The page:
Sales Maximization Vs. Profit Maximization
Maximizing profit and sales are two major concerns of business owners, but many business managers fail to realize that sales maximization does not always mean profit maximization. Ignorance of the features, differences and cause-and-effect relationship between these two objectives can give you a false sense of improving profitability.
Sales maximization refers to plans and strategies employed by a business to increase its sales or revenues to the highest attainable level. Profit maximization refers to plans and activities involved in the company's effort to boost net profit to the highest possible degree given the company's current resources.
The primary responsibility of a marketing or sales manager is to achieve sales targets over a given time period. In addition to achieving sales targets, a sales manager is expected to maximize sales to provide growth and increase profits. Profit maximization is a task that falls into the hands of a general business manager or CEO. That person is the one who is in control of all aspects of business operations. He must plan, organize, direct and control all business resources to earn the highest attainable net profit.
Sales maximization is an activity that concentrates on revenue transactions and can be accomplished by employing various sales strategies and programs. Profit maximization entails a more complex program of business plans and activities that does not concentrate on sales alone. It encompasses both revenue and expenditure transactions. A business manager must increase revenues, decrease expenses or do both to increase net profit.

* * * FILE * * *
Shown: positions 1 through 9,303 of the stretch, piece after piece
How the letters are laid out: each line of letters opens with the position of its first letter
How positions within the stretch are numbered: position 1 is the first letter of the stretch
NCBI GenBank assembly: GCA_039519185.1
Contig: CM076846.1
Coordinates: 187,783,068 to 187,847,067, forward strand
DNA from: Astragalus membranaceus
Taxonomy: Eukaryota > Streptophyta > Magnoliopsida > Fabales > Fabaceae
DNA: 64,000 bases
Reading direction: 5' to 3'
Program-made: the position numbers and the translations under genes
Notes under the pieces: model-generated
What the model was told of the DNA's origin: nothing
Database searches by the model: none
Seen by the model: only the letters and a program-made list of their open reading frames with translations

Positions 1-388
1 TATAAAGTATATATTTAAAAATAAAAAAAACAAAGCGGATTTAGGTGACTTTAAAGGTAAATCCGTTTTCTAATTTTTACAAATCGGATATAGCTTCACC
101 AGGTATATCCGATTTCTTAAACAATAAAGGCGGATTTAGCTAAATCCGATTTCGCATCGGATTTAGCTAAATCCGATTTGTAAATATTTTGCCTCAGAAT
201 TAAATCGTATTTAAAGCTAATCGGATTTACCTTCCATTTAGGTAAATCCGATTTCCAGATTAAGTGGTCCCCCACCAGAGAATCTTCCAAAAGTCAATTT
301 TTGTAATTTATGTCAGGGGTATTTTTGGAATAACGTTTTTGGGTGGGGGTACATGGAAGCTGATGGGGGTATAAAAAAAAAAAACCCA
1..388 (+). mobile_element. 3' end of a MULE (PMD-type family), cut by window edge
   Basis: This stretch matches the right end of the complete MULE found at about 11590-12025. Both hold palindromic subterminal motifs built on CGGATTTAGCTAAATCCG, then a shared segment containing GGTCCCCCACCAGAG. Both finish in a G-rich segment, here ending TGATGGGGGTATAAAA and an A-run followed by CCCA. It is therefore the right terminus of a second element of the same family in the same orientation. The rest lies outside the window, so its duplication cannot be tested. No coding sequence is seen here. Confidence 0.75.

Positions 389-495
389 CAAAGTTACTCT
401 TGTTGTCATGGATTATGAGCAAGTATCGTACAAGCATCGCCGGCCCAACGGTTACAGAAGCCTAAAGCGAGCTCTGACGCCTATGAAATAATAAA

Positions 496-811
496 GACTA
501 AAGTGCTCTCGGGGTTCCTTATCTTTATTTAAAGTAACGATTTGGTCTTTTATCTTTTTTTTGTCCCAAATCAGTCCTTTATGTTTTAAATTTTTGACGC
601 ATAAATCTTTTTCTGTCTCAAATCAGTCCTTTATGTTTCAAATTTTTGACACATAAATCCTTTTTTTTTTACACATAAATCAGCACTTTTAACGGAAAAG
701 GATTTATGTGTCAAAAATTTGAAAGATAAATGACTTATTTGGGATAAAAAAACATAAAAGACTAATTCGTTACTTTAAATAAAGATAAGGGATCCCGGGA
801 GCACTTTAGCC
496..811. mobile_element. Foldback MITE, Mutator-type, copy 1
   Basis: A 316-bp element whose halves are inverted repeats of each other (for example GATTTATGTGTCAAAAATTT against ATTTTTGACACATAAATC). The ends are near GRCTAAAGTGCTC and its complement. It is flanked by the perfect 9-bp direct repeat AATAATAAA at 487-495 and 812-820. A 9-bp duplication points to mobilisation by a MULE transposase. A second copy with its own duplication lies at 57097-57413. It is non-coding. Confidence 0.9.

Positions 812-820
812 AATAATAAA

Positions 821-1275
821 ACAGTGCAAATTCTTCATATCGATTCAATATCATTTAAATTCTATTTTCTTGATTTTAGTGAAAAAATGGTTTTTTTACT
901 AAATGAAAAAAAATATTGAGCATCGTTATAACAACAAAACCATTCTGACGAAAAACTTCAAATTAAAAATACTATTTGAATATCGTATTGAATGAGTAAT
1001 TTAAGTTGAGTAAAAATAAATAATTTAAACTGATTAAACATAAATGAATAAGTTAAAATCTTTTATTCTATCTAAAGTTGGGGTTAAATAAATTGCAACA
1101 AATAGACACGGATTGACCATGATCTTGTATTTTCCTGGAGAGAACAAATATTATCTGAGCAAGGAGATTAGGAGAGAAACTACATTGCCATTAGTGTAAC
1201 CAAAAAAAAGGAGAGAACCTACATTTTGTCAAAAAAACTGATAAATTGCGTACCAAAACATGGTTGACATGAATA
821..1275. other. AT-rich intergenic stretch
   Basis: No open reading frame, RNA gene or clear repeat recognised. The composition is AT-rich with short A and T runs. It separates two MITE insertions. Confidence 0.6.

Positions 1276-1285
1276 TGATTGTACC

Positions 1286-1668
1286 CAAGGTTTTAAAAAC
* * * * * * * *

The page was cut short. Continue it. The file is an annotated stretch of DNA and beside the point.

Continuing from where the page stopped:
The thought that maximizing sales will help maximize profits is not always true. An increase in sales is associated with an increase in cost of goods sold and other expenses. Profit maximization is not achieved if marketing and overhead expenses incurred in sales maximization exceed the gross profit generated by the additional sales.
Profit maximization is the long-term goal of all business owners. Business managers constantly strive to generate the most profit over the life of a business, using all resources under their control. Sales maximization programs can be implemented for many reasons and at various times, but they are not done continuously. The start of a business, during lean seasons and at times when there is excess inventory are examples of those times. Sales managers may refrain from maximizing sales without the consent of general managers to avoid a possible shortage of business resources such as inventory and manpower.